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The Phantom of Cardinal Beaton

With St Andrews Cathedral being the largest and one of the finest buildings in the country, Bishop Roger (1189-1202) instructed that a castle should be constructed nearby to provide a protective and palatial residence for himself, as well as successive bishops and later archbishops.


The building was extensively damaged during the Wars of Independence with England, which were fought from 1296 to 1328, and 1332, remaining in a poor condition until 1385, when Bishop Walter Trail ordered its restoration, with additional defences being added.

A particularly brutal and destructive incident during the start of the Protestant Reformation left the castle effectively a ruin, and with the cathedral destroyed, there was little need for the Archbishop's Palace.


In 1801, the great hall was lost to the sea, and cliff erosion continued until a sea wall was constructed to protect the ruins in 1886.



With such a long history, and several of the castle's residents being divisive figures, it is not surprising to learn that there are several tales of ghostly goings-on within and around its walls, with the incident mentioned earlier, which resulted in the destruction of the building, being the most notorious.


Cardinal David Beaton was the Archbishop of St Andrews from 1539 to 1546, having already won the trust of King James V through his assistance in the arrangements for the marriage between the king and Madeleine (the daughter of King François I of France) in 1537.


Sadly, Madeleine died shortly after and Beaton swiftly assisted with the King’s marriage to his second wife, Marie de Guise, in 1538. When King James died in 1542, leaving his six-day-old daughter Mary, Queen of Scots, as the heir to the throne, Beaton wasted no time in trying to gain the role of regent to the infant queen, allowing him significant influence over the country. Scotland at this time was thrown into turmoil. Religious unsettlement had already started, and both King Henry VIII of England and King Henri II of France sought to gain control of the Scottish Crown through marriage.


If Henry’s son, Edward (also still an infant), was to marry Queen Mary, this would give Protestant England control over the mainly Catholic Scotland, whereas if Henri’s son, Francis, was to marry the queen, this would reinforce the connection between Scotland and France, which was also a Catholic country, and would form a formidable threat to England, both in military and religious terms.


A period known as ‘the rough wooing’ started when King Henry of England commenced offensive raids into Scotland, in an attempt to force the Scottish people to agree to the marriage of Edward and Mary as a result of the Scottish authorities' refusal to honour a previously made agreement. It was ultimately unsuccessful and, in 1548, the five-year-old Mary sailed to France to be raised in the French Court, alongside Francis.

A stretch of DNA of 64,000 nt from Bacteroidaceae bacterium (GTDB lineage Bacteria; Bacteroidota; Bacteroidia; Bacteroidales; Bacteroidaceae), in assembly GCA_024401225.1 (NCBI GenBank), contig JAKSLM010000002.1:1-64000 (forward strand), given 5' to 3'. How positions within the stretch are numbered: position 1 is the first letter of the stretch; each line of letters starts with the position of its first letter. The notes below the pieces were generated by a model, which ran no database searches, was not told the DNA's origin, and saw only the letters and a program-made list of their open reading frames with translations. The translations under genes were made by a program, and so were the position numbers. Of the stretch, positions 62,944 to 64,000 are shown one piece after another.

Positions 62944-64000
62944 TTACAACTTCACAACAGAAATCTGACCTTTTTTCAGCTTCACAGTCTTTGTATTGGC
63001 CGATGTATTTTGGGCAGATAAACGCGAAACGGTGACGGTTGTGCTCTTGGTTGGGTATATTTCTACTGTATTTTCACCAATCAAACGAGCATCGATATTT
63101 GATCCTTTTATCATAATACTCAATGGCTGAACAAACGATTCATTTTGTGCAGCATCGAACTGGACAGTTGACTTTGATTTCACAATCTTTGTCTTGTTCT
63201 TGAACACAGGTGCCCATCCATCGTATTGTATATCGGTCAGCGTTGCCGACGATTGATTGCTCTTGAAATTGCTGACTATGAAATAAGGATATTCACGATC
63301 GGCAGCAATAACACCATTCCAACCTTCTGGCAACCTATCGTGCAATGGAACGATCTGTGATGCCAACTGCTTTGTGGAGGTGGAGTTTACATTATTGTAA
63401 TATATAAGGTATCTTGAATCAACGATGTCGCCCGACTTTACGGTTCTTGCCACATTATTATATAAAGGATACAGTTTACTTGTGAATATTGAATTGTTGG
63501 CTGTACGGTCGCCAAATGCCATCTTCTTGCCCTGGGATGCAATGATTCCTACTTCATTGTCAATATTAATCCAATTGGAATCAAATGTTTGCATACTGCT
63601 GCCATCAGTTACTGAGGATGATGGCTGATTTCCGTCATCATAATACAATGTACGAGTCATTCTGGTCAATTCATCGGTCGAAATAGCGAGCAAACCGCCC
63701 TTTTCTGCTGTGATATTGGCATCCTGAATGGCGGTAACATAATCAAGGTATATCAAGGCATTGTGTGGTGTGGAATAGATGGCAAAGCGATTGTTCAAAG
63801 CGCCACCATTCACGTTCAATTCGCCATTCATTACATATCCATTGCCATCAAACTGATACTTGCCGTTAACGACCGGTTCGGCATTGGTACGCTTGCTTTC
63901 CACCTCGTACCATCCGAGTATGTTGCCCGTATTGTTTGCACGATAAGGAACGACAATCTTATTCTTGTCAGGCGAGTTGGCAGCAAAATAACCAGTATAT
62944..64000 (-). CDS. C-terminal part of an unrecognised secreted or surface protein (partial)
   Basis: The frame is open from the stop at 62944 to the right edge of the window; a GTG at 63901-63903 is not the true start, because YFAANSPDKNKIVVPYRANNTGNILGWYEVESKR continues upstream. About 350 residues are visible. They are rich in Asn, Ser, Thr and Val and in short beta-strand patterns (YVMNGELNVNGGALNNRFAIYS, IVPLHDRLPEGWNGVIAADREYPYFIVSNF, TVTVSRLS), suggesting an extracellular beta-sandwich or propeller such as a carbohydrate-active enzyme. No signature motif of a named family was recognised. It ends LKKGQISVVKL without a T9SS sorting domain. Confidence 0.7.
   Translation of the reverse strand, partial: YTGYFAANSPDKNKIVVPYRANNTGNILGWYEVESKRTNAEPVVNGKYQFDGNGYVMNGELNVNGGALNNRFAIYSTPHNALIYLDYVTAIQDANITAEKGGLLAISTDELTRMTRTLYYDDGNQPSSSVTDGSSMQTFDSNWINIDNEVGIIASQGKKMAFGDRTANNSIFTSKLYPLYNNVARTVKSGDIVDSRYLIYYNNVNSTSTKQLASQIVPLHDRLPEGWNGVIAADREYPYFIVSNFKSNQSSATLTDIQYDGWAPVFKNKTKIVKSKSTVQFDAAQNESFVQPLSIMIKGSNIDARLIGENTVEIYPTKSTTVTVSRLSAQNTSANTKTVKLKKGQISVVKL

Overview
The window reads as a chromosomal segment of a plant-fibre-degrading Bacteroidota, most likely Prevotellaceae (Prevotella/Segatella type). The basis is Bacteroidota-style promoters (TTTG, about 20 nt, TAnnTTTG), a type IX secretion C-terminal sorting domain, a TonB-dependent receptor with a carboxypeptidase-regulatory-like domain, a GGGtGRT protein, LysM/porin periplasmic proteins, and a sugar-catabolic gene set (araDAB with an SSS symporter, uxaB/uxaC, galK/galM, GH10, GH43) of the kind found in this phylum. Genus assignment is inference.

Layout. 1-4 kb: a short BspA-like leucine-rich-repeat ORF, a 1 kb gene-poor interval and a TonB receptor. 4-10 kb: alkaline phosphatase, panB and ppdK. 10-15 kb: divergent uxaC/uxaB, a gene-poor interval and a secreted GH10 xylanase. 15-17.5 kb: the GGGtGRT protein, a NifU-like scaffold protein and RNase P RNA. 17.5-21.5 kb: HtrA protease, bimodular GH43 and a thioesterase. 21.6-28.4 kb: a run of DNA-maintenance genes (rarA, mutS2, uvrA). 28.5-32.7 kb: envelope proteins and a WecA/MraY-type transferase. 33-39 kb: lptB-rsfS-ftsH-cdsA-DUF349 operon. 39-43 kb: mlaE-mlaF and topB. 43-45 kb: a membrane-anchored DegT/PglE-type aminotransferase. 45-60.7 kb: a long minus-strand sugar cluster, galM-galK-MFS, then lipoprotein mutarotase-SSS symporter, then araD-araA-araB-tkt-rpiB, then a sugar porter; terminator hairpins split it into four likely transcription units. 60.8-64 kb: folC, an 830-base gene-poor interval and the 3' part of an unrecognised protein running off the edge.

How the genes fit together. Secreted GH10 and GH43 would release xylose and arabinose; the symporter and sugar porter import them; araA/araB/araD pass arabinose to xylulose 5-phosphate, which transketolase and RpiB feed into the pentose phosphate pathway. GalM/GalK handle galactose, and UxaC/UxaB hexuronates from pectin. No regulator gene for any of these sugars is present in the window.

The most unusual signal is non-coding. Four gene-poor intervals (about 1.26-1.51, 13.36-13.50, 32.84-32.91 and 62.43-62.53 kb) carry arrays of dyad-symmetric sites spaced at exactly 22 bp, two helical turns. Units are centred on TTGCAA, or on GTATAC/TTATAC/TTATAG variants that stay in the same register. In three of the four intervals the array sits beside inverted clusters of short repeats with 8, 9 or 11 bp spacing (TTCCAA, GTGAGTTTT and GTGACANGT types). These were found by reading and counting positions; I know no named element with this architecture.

During this time, Cardinal Beaton had started a brutal personal battle against the Protestants and, declaring them as heretics, he began rounding them up to be executed. His actions were not supported by many of the people of Scotland and he became a deeply unpopular character. In 1546 he made his final error, when he had a popular Protestant preacher named George Wishart arrested. After a sham trial, Wishart was burned at the stake outside St Andrews Castle on 1st March 1546. Beaton is reported to have watched the entire burning from the luxury of his castle, an action that did not go unnoticed by his enemies.



On 29th May, 1546, a group of ten men silently joined the workmen (who ironically had been appointed to strengthen the castle’s defences) as they entered the castle in the morning. Once inside, they were able to secure the castle and found themselves alone inside with Cardinal Beaton, who locked himself inside his private chambers. After his assailants threatened to burn down the door, Beaton unlocked it and begged for his life, but he was stabbed multiple times, with legend saying his body was hung by an arm and a leg, forming the cross of St Andrew, from the window where he had watched George Wishart burn.



The reformers held the castle for around a year and during this time an unusual siege tunnel network known as the mine and counter mine was created. The Reformers hoped that the Protestant English forces would reach the town and free them; however, it was the Catholic French Navy which arrived first, bombarding the castle from both sea and land with cannon fire until those inside surrendered.


The ghost of Beaton has been sighted multiple times and in various locations. The bulk of the reports are that he is seen standing looking out of the window where he had been hung. His spirit has also been seen walking within the grounds of the castle and in the sea tower, gazing out across the bay towards Dundee. Interestingly, Claypotts Castle, which sits in an elevated position on the outskirts of Dundee, is said to be haunted by Marion Ogilvy, who was the mistress of Cardinal Beaton. It is said that Marion’s ghost is reported to stand in one of the windows looking out towards St Andrews, with a sad expression and waving a handkerchief. The date she appears is 29th May, the day Cardinal Beaton was murdered. Could it be that the two lovers still gaze across to each other on the anniversary of Beaton’s death?

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